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Stem Cell Scholars Prepare to Advance Knowledge in Budding Field

CSUF’s Bridges to Stem Cell Research Program Primes Students for Fast-Growing Field
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Stem cell research is one of the fastest growing segments within medicine and biotechnology. To keep pace with this trend, Cal State Fullerton’s Bridges to Stem Cell Research program offers hands-on research experience to a select group of undergraduate biological science and biochemistry students. 

Last July, the BSCR program was awarded a $3.6 million grant from the California Institute for Regenerative Medicine, the latest in a series of grants that totals $9.7 million in funding since the program’s inception in 2010. 

The program equips the next generation of stem cell researchers with fundamental skills through a seven-month curriculum at CSUF, followed by a 12-month, full-time internship at one of the university’s partnering institutions. These institutions include Stanford University, UC Irvine and the University of Southern California. 

Up to 10 new stem cell scholars are selected each spring. These scholars, upon completion of the program, will be prepared to enter the workforce at multiple levels as research technicians, doctoral candidates, medical doctors and other related disciplines. 

Nilay Patel
Nilay Patel, BSCR program director and associate professor of biological science

“While there are many biotechnology companies in California with stem cell portfolios, there is a clear shortage of technically-skilled employees in the field,” said Nilay Patel, BSCR program director and associate professor of biological science. “Graduates of the BSCR program will be highly qualified to fill such positions. Our partnering institutions and several biotechnology companies have actually reached out to me in the past asking for recent program graduates.” 

Allison Banuelos ’19 (B.S. biochemistry) discovered her passion for research through working with Patel and participating in CSUF’s Research Careers Preparatory Program. When she heard about the BSCR program, she jumped at the chance to apply. 

“At my internship with Stanford, one of my projects involved using induced pluripotent stem cells — which are made from adult cells and programmed to become a specific type of cell — to understand how an autism-linked mutation can cause abnormal brain development,” she explained. “I enjoy making such scientific discoveries and having thoughtful discussions about them with others.”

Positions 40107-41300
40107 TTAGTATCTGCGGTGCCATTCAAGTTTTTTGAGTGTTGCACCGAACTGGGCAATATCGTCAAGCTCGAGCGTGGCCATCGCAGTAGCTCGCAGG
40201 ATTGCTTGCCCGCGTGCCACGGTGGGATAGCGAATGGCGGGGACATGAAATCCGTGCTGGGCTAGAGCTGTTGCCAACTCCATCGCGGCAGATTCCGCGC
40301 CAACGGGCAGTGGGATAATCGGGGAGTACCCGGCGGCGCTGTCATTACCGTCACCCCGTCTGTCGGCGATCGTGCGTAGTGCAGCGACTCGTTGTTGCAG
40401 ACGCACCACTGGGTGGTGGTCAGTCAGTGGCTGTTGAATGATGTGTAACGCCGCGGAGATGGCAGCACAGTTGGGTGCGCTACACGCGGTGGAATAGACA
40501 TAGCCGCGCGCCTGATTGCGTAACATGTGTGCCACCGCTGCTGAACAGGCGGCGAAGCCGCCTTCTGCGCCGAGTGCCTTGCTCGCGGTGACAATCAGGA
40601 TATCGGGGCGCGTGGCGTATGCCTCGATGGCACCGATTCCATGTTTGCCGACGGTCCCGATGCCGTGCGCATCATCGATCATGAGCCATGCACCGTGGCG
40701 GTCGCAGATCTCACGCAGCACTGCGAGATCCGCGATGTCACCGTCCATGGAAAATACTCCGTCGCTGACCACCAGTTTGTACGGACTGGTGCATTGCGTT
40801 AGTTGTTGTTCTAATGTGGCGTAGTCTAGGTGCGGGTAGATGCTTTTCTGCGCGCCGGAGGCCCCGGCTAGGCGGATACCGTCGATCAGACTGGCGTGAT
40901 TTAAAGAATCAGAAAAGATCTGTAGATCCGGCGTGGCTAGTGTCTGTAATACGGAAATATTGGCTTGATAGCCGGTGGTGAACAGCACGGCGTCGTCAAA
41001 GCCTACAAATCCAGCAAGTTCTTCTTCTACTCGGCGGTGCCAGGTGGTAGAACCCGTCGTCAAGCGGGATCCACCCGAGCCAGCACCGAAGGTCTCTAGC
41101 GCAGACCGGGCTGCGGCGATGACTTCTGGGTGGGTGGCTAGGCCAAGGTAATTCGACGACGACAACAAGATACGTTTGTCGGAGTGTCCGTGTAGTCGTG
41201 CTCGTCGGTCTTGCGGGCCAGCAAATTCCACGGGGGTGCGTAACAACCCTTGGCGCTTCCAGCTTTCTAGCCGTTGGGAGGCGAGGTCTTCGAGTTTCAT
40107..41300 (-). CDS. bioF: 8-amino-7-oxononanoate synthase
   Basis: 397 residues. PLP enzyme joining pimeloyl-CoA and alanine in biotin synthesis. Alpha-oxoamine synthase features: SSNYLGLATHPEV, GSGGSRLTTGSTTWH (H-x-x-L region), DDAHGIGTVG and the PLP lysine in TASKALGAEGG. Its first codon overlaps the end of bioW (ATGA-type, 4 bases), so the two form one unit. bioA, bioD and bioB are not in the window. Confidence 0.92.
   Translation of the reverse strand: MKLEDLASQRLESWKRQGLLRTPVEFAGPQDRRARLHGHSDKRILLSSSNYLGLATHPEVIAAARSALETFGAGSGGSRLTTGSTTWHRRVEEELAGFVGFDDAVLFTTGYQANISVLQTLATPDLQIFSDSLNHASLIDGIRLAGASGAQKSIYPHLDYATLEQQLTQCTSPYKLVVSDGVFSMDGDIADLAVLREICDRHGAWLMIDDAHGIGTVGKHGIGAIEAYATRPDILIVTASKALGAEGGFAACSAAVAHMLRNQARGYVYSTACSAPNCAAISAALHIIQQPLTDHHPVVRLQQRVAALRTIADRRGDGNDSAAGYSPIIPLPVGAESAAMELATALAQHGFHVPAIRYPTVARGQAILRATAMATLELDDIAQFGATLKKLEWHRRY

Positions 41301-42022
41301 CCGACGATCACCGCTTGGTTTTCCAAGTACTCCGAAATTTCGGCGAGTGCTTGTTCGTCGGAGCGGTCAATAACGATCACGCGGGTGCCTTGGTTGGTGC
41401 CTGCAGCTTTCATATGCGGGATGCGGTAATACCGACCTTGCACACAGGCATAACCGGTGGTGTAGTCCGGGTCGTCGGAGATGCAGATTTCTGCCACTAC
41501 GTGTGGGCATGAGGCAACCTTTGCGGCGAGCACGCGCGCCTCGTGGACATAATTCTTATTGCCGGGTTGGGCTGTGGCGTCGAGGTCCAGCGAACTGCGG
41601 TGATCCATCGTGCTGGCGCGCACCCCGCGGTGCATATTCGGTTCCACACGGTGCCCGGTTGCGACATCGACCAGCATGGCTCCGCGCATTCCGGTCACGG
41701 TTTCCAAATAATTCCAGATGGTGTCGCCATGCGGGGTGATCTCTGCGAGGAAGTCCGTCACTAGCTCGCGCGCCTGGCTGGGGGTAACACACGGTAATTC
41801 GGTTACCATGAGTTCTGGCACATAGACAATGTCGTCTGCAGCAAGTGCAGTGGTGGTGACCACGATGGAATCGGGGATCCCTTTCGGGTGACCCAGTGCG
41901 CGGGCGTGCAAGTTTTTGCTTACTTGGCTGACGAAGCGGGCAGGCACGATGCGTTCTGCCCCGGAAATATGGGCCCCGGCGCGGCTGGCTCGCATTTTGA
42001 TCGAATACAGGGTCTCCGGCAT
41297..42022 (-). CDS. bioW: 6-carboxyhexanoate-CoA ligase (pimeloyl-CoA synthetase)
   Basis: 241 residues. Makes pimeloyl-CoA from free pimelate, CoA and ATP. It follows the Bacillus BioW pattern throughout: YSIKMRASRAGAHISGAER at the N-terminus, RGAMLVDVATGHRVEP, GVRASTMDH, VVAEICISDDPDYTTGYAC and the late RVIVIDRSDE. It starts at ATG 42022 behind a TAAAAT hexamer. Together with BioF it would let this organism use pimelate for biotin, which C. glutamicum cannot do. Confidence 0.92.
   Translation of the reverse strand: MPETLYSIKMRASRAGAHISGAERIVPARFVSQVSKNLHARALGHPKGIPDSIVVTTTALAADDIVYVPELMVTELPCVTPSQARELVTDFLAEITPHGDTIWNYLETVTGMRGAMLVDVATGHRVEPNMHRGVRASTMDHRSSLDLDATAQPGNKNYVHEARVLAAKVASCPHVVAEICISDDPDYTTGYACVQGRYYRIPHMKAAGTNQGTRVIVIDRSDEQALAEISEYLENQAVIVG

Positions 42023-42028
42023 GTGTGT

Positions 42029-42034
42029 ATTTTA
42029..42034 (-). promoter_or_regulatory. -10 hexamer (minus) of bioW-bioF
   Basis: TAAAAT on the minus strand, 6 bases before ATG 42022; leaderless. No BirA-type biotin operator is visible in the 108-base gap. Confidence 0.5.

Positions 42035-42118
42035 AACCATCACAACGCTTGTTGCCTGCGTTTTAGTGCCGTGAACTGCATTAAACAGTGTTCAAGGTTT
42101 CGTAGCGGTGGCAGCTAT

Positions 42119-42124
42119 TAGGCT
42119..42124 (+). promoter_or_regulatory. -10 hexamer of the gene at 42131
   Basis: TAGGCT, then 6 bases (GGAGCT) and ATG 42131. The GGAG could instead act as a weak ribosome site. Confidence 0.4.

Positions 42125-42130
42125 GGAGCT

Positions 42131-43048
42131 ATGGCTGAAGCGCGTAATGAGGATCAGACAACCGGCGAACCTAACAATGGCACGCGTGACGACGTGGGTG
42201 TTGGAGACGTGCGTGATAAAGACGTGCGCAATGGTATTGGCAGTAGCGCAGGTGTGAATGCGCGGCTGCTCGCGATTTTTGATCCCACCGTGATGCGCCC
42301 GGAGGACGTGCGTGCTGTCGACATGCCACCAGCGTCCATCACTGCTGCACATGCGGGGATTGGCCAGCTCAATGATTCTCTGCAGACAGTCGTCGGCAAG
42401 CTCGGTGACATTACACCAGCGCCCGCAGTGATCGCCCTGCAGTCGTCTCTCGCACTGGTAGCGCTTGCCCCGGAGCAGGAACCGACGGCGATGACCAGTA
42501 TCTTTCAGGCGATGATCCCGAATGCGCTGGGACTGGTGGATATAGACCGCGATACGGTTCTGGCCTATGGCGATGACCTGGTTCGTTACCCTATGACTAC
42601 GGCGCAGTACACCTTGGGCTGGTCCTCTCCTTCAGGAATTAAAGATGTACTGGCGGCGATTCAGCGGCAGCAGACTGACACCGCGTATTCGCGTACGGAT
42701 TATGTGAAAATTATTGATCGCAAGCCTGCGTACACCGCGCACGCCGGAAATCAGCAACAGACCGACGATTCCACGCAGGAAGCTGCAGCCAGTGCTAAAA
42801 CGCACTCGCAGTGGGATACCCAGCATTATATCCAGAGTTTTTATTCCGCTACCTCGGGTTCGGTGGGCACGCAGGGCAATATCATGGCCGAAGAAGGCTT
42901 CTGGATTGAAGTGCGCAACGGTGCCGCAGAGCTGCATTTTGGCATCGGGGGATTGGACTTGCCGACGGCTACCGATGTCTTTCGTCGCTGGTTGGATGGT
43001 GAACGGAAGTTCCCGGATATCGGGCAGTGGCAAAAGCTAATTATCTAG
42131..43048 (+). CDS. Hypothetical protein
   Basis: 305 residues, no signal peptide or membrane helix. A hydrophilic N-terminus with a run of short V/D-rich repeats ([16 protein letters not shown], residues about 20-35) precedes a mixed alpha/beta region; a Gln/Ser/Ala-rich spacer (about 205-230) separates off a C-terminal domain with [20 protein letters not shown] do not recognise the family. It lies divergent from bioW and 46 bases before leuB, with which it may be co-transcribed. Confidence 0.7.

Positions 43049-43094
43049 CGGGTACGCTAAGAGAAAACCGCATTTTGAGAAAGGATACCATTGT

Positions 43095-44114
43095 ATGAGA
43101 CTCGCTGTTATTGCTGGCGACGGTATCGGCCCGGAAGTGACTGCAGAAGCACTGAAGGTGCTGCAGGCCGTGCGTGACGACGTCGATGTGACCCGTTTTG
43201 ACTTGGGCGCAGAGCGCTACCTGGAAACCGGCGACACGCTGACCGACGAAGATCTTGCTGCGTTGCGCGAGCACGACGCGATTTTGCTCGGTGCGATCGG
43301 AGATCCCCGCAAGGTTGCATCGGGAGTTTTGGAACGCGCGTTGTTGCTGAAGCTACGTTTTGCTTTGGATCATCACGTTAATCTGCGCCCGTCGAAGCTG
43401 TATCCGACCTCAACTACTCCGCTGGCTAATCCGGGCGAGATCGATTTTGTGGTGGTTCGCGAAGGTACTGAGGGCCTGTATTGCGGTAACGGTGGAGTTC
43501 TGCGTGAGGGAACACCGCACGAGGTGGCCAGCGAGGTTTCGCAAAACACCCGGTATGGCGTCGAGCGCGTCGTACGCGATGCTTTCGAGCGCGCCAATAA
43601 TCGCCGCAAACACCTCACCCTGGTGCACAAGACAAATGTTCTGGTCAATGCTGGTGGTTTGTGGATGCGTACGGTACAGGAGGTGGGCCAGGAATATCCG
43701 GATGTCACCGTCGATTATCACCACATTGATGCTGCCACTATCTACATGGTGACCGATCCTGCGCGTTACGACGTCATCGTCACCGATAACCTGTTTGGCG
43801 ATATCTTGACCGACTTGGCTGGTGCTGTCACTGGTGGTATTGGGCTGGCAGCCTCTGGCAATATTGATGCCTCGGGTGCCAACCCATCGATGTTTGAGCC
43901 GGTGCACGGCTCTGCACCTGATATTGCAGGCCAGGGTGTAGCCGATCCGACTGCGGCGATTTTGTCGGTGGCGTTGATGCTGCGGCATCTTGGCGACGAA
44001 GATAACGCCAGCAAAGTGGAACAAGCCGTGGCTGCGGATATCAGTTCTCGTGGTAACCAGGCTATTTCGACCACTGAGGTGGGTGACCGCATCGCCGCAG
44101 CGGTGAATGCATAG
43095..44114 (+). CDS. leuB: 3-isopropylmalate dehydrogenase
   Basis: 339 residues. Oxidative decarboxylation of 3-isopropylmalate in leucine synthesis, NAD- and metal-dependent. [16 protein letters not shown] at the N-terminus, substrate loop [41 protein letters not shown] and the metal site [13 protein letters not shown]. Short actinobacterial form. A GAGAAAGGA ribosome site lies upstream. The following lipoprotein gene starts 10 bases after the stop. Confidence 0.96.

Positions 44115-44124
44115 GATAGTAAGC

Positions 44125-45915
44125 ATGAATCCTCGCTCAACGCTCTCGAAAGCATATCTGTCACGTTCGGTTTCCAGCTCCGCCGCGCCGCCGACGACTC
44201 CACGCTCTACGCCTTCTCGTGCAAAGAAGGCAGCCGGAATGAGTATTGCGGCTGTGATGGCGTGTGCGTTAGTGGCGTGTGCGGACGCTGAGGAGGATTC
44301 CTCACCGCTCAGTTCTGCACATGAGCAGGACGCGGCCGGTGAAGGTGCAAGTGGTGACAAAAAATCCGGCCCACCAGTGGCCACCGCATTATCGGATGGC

Intrigued by stem cell research, Brian McFadden ’12 (B.A. psychology, B.S. biological science-molecular biology and biotechnology) applied for the BSCR program to immerse himself in the budding field. Interning under a UC Riverside faculty member, McFadden’s research focused on hypoxic stroke studies in newborn children.

“During birth, if babies have the umbilical cord wrapped around their neck, this can lead to a stroke and subsequent brain damage,” he explained. “Most of our research involved trying to replicate this situation in rats by inducing a stroke.

“We would then inject the rat with stem cells in an effort to repair damaged sites and track how successful the cells were in accomplishing this,” continued McFadden. 

After completing the BSCR program, McFadden went on to work in islet cell manufacturing at City of Hope Hospital, but eventually pivoted to working in sales at genome engineering company Synthego. 

“Through my experience in the program, I can communicate and empathize about science in my current role,” he said. “I have a clearer understanding of what a client is trying to accomplish because I’ve been on the research side of things and can go beyond simply selling a product.” 

Now a third-year doctoral student studying stem cell biology and regenerative medicine at Stanford, Banuelos credits the BSCR program for helping her thrive in graduate school. 

“Many of the program’s learning objectives like writing scientific proposals and reading scientific papers prepared me for developing my own thesis project and scientific publications,” she shared. “I am grateful I learned these essential skills before starting my graduate studies.

“In thinking about my future, I was unsure whether I wanted to pursue a doctorate. The BSCR program helped me discover opportunities to be a leader in science beyond academia,” added Banuelos, who hopes to start a career in biotechnology venture capital.   

Learn more about CSUF’s Bridges to Stem Cell Research program by visiting the program webpage.  

Written by: Zak Minert
Kendra Morales